Doctoral Study at NEC

The Doctor of Musical Arts degree (DMA) is a rigorous and selective program intended for performer-scholars who combine the highest standards in their major area with proven accomplishments in musicology and music theory. It is designed to provide professional musicians with the necessary knowledge and skills for artistic, cultural, social, and educational leadership.

The DMA degree is offered in performance (see detailed list below), composition (classical, Jazz and Contemporary Improvisation), and music theory. NEC enrolls a small class (typically 8-12 students) each year to ensure the highest degree of flexibility and individual attention. Appropriately qualified D.M.A. students may be offered independent teaching responsibilities as Teaching Fellows in music history, music theory, and other areas.

  • Brass: Horn, Trumpet, Trombone, Tuba
  • Chamber Music for Piano
  • Collaborative Piano
  • Composition
  • Contemporary Musical Arts
  • Jazz Composition
  • Jazz Performance
  • Music Theory
  • Percussion
  • Piano
  • Strings: Violin, Viola, Violoncello, Double Bass, Harp, Guitar
  • Wind Ensemble Conducting
  • Woodwinds: Flute, Oboe, Clarinet, Bassoon, Saxophone
  • Vocal Performance

DMA Curriculum

The DMA curriculum consists of 60 credits and requires at least five full-time semesters to complete course work and at least 2 additional semesters to complete final projects. Students do not pay tuition after the 5th full-time semester, but, rather, pay a continuance fee every subsequent semester until the degree is completed. 

Degree requirements include 4 semesters of studio, (half-studio is available but not required in the 5th semester), 4 doctoral seminars in music history and theory, departmental requirements and free electives. There are no ensemble requirements. Performers play 3 recitals, theorists give two lectures or lecture-recitals and composers present 1 recital. Following completion of the doctoral seminars, students take qualifying exams in music history and music theory followed by an oral exam.  Students must pass a foreign language translation exam or enroll in two semesters of graduate foreign language classes for zero credit.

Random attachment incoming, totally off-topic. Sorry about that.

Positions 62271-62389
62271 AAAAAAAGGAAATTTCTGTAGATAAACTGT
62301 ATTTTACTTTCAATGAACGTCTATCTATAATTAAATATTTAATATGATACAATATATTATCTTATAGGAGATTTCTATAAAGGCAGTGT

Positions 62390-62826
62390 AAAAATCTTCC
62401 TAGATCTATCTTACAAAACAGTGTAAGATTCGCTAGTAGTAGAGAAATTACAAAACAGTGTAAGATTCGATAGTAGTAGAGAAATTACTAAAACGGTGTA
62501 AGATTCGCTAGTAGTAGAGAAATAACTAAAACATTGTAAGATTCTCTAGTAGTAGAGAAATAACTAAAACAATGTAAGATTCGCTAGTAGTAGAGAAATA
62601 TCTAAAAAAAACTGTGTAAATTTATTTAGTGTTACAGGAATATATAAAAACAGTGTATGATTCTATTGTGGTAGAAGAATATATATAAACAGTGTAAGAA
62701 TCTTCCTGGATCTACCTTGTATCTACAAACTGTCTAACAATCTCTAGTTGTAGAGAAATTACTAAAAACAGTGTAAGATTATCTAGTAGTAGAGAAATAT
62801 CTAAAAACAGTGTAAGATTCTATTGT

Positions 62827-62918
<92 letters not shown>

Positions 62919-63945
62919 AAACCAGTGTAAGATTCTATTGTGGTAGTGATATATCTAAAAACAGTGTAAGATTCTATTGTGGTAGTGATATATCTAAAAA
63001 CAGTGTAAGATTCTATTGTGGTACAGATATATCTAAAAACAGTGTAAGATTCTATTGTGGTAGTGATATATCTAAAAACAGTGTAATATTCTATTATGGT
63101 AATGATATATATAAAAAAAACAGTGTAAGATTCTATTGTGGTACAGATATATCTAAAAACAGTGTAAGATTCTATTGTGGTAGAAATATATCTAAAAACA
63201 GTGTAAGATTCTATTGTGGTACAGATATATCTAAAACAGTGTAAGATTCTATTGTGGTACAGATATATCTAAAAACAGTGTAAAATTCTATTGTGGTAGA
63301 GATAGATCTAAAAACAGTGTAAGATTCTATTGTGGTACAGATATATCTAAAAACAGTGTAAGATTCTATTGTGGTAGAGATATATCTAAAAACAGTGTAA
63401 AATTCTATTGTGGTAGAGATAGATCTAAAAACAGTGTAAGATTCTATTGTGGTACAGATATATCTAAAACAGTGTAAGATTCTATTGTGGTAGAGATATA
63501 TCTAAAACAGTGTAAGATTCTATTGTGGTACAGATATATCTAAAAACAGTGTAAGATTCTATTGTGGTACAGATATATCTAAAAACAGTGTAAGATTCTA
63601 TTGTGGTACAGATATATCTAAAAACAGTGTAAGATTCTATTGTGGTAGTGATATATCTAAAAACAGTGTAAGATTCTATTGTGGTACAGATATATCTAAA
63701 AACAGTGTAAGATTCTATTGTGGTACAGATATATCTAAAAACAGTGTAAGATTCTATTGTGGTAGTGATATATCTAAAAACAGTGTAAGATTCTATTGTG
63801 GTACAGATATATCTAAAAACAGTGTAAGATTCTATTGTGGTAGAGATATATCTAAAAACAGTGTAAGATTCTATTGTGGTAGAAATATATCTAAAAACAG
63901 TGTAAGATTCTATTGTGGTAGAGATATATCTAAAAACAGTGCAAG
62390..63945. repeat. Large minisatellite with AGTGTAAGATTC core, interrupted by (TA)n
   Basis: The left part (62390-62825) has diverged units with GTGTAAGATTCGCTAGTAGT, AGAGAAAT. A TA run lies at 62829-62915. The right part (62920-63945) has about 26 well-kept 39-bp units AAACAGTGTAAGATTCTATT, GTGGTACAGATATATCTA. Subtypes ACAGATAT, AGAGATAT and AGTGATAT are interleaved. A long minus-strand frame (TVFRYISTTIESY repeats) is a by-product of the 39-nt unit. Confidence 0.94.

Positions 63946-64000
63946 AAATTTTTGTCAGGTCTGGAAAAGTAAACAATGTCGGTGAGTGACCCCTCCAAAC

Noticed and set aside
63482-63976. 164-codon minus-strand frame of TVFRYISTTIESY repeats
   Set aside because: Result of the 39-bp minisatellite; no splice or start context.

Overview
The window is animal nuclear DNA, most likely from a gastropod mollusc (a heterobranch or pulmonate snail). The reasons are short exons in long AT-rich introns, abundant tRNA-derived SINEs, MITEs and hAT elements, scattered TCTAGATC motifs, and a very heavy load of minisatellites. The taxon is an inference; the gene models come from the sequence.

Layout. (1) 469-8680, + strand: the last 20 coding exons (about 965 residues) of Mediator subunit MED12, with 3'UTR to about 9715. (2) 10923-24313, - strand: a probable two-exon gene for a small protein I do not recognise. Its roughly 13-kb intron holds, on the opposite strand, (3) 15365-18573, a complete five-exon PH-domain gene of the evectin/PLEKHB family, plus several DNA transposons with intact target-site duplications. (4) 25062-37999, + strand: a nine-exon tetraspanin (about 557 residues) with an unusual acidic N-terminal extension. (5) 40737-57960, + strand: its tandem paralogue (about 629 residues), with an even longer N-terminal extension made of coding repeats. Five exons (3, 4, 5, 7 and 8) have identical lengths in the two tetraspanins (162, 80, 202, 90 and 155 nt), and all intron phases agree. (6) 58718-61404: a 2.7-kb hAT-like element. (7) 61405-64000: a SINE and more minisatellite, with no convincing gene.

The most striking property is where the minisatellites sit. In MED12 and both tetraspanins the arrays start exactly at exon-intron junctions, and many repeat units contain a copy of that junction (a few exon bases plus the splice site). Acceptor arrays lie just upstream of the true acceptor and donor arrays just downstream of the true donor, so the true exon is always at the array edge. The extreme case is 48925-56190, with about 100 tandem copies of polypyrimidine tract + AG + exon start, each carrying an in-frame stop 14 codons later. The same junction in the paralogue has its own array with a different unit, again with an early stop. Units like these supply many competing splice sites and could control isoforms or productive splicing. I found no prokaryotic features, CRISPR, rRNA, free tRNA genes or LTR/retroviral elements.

After completing the qualifying exams, performance majors begin work on research projects which may be fulfilled in a variety of ways, including historical studies, analytical studies, pedagogical studies, critical editions, annotated translations or articles appropriate for publication in academic music journals. The minimum length requirement is 40 pages.

Composition majors, including Jazz and CI, begin work on an extended orchestral or wind ensemble/concert-band composition; a big-band composition; or a large scale, multi-instrument chamber-composition. This work may also include voice(s). The duration of the work should be a minimum of 20 minutes. 

Theorists write an extended final project in consultation with the theory department.  All students prepare their final projects with the guidance of a faculty advisor.

DMA students may apply for a music theory or musicology minor at the end of their second semester of study. Admission to the music theory or musicology minor will be at the discretion of the appropriate department.  Musicology minors must complete 10 credits of musicology electives (beyond the two doctoral seminars) including MHST 535-536 (Writing About Music) and MHST 537 (Teaching Music History).  DMA students who pursue a musicology minor have no special requirements regarding final projects.

Theory minors must complete 10 credits of theory electives by advisement (beyond the 2 doctoral seminars).  Performance majors are expected to focus on a theory-related topic for their final project. Composition majors who pursue a theory minor are required to complete 2 final projects: one in composition and a second in music theory.

Entrepreneurial Musicianship

In addition to the amazing musical resources available to graduate students, Entrepreneurial Musicianship (EM) at NEC fosters a proactive mindset of that will be your foundation in creating a life in music. The EM department provides individualized resources including advising, workshops, internships, fellowships, grants, and gig opportunities to help each student build a creative career.